10 Great New Year’s Traditions
Expert Advice

It’s about that time to pack up 2021 and forge ahead into 2022. Not feeling up to attending or hosting a New Year’s Eve party? There are plenty of New Year’s traditions to celebrate and ring in the new year without leaving the comfort of your couch or recliner. Nothing wrong with staying home and binge watching moving and football games. Watching the New Year’s Eve specials on TV while waiting for the ball drop in Time’s Square is another great option.

You may decide to incorporate a new tradition as you kick off the new year. There are some rather strange, yet unique, traditions from other parts of the world that we have included in our list below.

Be sure you have plenty of snacks on hand and raise a glass at midnight with one of these champagne cocktails.  Let’s kickoff 2022 with a bang!

1. Time’s Square Ball Drop

A tradition since the early 1900s, although the crystal ball made its debut in 1907. Since then, this has been a staple of New Year’s Eve celebrations, with hundreds of thousands of people flocking the streets, and millions watching from home. Times Square NYE 2022 will safely invite revelers back to watch the Ball Drop in person, with proof of full vaccination and valid photo identification.

2. Light Sparklers

Fireworks have been a New Year’s Eve tradition embraced around the world for a long time. Australia, Thailand, South Africa, Brazil, and many other countries ring in the new year with an elaborate fireworks display. Setting off sparklers is way to welcome 2022 with a crackle of light since most people can’t set off fireworks at home.

3. Midnight Kiss & Sing ‘Auld Lang Syne’

Ever wonder how the midnight kiss tradition originated? Some historians believe it traces back to ancient Rome’s Saturnalia celebration, a raucous good time full of dancing, alcohol, and kissing galore. During Hogmanay, the Scottish new year celebration, it is traditional to give a kiss to everyone in the room, to connect friends and strangers. Plus, it makes the single people feel a bit better.

Auld Lang Syne’ is a Scottish tune featuring words written by poet Robert Burns in 1788. Today, it’s one of the most recognizable songs around the world—even if many people don’t know the lyrics!

4. Make a Toast & Some Noise

Any special occasion is an appropriate time to clink glasses with those near and dear, so ringing in the New Year is no exception. The act of toasting feels natural: You lift your arms in affirmation and drink in honor of an occasion or a loved one. The practice of toasting dates to the ancient world when people would often raise their glass to someone’s good health.

It’s not a New Year’s Eve celebration without noisemakers. Before noisemakers were a thing, people made their own joyful ruckus by banging pots and pans at the stroke of midnight. This tradition was once thought of as a way to drive away evil spirits.

5. Green Grapes and Red Underwear

Consider perking your New Year’s Eve celebration with these traditions from Spain. Eating 12 green grapes at the stroke of midnight. With each chime of the clock, you must pop another grape in your mouth—which is no easy no feat! Each grape symbolizes a month, and successfully eating all 12 promises a lucky year ahead. If scarfing grapes at midnight isn’t strange enough, the tradition says you must do so while wearing red underwear.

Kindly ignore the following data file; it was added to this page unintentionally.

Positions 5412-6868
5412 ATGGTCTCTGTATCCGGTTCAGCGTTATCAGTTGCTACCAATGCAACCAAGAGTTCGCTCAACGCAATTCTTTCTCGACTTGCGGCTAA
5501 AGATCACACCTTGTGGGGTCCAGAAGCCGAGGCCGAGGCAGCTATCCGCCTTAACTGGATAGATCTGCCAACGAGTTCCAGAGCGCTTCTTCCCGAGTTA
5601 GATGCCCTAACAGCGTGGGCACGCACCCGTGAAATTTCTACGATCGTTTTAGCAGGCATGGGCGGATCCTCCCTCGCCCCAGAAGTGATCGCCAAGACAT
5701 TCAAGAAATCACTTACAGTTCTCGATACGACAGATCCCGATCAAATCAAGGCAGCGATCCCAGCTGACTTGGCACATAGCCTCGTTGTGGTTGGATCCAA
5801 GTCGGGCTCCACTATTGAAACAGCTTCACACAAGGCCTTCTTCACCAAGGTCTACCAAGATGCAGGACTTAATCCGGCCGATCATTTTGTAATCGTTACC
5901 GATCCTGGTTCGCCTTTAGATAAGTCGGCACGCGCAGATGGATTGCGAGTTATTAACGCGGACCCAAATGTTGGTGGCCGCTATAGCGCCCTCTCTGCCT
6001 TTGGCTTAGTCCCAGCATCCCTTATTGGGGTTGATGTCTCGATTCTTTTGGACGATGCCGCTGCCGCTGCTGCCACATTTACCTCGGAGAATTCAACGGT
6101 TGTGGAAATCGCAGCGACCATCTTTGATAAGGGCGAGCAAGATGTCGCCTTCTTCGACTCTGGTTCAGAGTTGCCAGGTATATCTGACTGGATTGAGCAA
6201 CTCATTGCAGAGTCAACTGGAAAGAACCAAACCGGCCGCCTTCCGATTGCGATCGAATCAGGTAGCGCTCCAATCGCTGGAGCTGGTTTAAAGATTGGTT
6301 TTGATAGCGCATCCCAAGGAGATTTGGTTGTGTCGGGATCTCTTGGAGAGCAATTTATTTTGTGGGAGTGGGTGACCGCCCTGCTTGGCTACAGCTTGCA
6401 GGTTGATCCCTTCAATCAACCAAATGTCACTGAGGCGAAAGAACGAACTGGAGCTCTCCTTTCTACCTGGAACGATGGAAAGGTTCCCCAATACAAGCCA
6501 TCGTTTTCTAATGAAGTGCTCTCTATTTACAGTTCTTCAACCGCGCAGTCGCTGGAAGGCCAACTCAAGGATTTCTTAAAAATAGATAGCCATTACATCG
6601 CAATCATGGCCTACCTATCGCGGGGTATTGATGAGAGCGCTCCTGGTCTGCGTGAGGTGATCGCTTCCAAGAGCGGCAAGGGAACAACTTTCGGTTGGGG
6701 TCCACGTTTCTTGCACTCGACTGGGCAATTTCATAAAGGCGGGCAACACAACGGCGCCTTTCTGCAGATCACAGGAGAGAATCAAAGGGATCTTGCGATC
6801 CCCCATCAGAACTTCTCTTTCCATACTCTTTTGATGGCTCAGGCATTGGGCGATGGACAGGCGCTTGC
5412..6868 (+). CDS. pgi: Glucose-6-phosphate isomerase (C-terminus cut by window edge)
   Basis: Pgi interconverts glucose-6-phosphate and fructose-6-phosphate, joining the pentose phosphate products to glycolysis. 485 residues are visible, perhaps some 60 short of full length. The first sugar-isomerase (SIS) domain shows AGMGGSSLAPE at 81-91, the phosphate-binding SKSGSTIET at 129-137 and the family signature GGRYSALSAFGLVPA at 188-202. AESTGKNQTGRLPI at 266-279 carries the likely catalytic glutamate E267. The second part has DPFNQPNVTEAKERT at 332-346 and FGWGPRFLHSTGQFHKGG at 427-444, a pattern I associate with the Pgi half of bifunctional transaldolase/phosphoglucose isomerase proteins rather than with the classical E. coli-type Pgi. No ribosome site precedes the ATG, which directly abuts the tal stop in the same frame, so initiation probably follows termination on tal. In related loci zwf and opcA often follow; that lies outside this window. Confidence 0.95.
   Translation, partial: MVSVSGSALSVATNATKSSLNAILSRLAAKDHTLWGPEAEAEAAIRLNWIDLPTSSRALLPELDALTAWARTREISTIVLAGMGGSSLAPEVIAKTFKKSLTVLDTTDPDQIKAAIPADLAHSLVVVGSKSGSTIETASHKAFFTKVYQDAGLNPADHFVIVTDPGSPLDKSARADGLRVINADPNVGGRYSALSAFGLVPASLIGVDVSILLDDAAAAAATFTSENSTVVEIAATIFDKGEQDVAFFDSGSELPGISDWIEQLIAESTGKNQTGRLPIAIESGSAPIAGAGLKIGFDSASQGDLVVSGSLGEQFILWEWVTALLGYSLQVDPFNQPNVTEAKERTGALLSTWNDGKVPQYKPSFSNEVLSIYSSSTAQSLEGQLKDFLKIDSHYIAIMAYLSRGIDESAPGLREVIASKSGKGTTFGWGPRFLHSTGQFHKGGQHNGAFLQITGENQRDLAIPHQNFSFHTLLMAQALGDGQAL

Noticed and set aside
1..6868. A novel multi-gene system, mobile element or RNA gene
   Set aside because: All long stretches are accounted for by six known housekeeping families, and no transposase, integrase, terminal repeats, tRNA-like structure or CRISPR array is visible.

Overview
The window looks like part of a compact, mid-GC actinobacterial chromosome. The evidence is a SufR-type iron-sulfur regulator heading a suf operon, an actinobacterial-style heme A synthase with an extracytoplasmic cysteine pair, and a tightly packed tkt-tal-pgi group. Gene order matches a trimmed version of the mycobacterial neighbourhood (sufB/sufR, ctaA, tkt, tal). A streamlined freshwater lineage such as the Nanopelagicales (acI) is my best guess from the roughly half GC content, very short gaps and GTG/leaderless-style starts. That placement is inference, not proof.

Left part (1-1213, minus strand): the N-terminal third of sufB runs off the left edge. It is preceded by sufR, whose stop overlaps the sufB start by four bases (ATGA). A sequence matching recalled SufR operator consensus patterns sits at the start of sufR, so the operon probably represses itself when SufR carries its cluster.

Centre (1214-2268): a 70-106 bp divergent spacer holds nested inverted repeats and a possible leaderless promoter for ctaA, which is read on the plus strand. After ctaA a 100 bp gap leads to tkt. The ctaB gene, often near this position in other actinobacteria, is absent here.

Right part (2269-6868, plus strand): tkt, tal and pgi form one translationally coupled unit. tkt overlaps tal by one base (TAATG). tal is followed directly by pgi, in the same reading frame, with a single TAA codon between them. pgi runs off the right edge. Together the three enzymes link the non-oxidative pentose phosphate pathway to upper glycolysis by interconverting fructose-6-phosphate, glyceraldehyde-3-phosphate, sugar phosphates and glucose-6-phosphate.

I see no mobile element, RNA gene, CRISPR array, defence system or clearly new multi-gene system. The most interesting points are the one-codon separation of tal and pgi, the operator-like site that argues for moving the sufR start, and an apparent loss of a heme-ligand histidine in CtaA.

6. A Polar Bear Plunge

All around the world, people will be kicking off 2022 by running into freezing cold lakes and oceans. The tradition was started in Vancouver, Canada in 1920 by a group of swimmers who called themselves the Polar Bear Club. In the U.S., these events are usually held to raise money for charity.

7. Make a List of Resolutions

Believe it or not, New Year’s resolutions are said to have been around since ancient Babylonian times. So, when writing out this year’s goals, remember that for approximately 4,000 years, people have been working toward achieving their resolutions. Or not.

8. Take a Leap & Smash Some Plates

Have you ever seen someone standing on a chair at a New Year’s Eve celebration? Chances are, they’re celebrating with a particular Danish tradition in mind where you literally leap into the new year at midnight for good luck.

Looking to get scale back on your dishes? There’s no time like New Year’s Eve. Another tradition in Denmark is to throw old plates and glasses against the doors of your loved ones to banish bad spirits. So, if you find a heap of broken pieces on your doorstep, it’s a sign of being loved and cared for by many people!

9.Hanging Onions Drinking Ashes

in Greece, onions hung on the front door symbolizes rebirth and promotes growth throughout the new year. On New Year’s Day, parents wake their children by tapping them on the head with the onion to pave the way for happiness prosperity and new growth.

In the Russian culture, it is New Year’s Eve tradition for folks to write their wishes and dreams down on a piece of paper, then burn them with a candle. Ashes are carefully added to a glass of champagne and drink it at a minute past midnight.

10. Hoppin’ John Anyone?

In the Southern United States, Hoppin’ John is a traditional New Year’s dish. This simple, delicious dish of peas, pork and rice has been around since the 1800s. The meal is usually accompanied by collard greens and corn bread. Peas are symbolic of coins, collard greens represent cash, and corn bread represents gold. For those that partake in this classic dish, it is believed to bring a prosperous year filled with luck.


Tailgater Magazine